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Cassini captures new images of icy moon

During the flyby, Cassini created a 30-frame mosaic of Rhea’s leading hemisphere and the side of the moon that faces away from Saturn.
Rhea-close-up_3
Rhea close-up
NASA/JPL-Caltech/SSI
These raw, unprocessed images of Saturn’s second largest moon, Rhea, were taken March 10, 2012, by NASA’s Cassini spacecraft. This was a relatively distant flyby with a close-approach distance of 26,000 miles (42,000 kilometers), well suited for global geologic mapping.

During the flyby, Cassini captured these distinctive views of the moon’s cratered surface, creating a 30-frame mosaic of Rhea’s leading hemisphere and the side of the moon that faces away from Saturn. The observations included the large Mamaldi (300 miles across [480km]) and Tirawa (220 miles across [360km]) impact basins and the 29-mile (47km) ray crater Inktomi, one of the youngest surface features on Rhea (about 950 miles across [1,530km]).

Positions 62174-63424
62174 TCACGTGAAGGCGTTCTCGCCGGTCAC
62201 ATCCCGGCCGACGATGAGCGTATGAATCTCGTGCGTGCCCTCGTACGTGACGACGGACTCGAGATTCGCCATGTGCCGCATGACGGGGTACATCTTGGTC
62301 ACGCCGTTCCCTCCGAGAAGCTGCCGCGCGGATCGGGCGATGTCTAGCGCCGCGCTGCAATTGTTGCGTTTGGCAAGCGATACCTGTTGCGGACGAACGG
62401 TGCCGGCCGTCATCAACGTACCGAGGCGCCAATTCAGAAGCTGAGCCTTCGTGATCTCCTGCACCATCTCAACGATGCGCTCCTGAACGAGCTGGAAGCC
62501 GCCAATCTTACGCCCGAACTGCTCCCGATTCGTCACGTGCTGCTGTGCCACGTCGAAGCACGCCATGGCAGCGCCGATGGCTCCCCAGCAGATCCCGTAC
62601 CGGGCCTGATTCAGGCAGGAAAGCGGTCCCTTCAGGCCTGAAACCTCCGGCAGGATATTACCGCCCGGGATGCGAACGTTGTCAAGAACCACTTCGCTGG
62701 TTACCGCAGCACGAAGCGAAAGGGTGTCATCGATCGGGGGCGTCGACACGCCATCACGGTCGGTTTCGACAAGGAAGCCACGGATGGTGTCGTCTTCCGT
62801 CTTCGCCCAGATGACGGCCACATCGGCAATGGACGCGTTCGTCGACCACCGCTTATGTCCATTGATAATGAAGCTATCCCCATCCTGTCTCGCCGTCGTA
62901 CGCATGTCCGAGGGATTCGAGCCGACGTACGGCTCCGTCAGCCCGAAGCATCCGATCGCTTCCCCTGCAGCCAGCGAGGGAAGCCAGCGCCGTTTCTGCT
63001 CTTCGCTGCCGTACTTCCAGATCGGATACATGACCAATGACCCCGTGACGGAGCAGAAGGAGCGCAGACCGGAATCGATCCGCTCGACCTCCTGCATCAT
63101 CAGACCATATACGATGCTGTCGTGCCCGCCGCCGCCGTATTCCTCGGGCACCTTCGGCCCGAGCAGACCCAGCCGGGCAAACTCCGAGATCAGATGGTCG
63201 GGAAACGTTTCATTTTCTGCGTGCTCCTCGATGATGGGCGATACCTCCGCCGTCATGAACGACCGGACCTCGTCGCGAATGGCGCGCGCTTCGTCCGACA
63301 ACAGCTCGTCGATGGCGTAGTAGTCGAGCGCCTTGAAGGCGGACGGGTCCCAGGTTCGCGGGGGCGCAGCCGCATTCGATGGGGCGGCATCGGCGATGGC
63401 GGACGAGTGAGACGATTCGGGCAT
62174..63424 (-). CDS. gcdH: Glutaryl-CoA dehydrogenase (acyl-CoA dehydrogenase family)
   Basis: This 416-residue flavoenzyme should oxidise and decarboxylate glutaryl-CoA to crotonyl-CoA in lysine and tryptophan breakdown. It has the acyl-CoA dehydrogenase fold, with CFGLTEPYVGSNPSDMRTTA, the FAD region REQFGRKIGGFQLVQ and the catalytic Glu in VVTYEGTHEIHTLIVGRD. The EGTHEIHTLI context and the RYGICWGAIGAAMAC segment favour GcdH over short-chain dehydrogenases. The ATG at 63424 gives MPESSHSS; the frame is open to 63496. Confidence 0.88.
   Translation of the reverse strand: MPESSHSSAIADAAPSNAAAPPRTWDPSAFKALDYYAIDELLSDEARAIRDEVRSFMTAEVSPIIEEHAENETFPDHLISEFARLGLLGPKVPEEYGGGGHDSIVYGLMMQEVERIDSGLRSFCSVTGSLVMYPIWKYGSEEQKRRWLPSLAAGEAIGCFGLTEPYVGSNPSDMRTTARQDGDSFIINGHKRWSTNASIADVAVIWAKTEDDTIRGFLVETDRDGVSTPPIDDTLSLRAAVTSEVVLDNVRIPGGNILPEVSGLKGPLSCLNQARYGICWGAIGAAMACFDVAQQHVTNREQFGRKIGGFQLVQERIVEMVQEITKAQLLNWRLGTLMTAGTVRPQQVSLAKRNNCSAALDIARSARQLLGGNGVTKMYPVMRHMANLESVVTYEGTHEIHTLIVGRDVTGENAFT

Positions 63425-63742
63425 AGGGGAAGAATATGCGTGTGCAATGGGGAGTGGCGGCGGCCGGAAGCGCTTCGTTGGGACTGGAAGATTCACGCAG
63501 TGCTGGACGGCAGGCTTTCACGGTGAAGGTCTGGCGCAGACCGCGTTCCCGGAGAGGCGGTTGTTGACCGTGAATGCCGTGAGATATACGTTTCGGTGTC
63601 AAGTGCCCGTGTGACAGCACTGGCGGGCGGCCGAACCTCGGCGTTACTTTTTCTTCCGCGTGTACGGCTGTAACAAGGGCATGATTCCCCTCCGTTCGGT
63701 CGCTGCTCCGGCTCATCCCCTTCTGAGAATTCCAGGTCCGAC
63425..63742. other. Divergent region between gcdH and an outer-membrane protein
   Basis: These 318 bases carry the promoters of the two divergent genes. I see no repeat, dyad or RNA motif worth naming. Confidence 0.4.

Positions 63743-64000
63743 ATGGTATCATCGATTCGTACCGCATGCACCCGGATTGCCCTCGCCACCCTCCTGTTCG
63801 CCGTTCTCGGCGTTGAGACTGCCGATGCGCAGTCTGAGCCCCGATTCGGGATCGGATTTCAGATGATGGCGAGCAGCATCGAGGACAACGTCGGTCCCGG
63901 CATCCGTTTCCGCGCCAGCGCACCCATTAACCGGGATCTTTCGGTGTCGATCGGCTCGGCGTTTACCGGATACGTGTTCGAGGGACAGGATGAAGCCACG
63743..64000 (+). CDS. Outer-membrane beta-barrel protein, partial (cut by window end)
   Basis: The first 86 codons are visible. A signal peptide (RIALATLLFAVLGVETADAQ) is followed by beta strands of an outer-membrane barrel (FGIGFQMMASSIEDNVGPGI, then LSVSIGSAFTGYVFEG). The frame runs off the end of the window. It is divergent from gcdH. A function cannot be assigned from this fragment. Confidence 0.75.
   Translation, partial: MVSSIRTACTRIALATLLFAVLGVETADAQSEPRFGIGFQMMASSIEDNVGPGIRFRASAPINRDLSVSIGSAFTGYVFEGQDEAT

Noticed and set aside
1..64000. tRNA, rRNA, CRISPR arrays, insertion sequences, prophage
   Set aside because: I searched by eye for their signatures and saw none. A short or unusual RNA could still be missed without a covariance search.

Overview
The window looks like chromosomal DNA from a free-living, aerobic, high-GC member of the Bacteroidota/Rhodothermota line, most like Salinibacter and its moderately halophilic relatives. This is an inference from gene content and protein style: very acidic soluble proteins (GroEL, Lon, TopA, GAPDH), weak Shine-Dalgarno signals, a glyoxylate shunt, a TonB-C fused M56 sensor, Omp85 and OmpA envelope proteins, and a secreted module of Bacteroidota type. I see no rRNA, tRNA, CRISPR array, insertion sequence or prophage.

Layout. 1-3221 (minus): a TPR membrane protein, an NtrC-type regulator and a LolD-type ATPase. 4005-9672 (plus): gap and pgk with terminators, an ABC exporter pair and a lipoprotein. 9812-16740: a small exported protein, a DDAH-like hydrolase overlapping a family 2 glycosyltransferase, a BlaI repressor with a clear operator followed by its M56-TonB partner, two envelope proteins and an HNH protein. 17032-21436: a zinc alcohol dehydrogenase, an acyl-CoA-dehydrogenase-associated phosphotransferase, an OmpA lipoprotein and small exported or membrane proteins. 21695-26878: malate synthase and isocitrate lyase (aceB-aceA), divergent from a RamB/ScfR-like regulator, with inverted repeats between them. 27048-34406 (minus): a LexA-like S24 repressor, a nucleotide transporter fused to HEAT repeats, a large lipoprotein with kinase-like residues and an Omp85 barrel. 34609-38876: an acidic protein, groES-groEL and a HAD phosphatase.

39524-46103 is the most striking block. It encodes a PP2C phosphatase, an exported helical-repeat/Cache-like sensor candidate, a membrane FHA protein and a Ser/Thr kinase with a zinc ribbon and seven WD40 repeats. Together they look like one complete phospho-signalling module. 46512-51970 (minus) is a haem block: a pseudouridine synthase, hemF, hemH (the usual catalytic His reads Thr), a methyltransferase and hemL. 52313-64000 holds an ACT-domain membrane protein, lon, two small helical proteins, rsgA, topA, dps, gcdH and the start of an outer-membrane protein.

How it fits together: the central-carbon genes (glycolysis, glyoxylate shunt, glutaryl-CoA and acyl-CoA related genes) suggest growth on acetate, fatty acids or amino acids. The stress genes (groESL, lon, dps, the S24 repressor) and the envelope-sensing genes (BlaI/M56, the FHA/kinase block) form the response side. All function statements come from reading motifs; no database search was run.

NASA/JPL-Caltech/SSI

Portrait of Rhea


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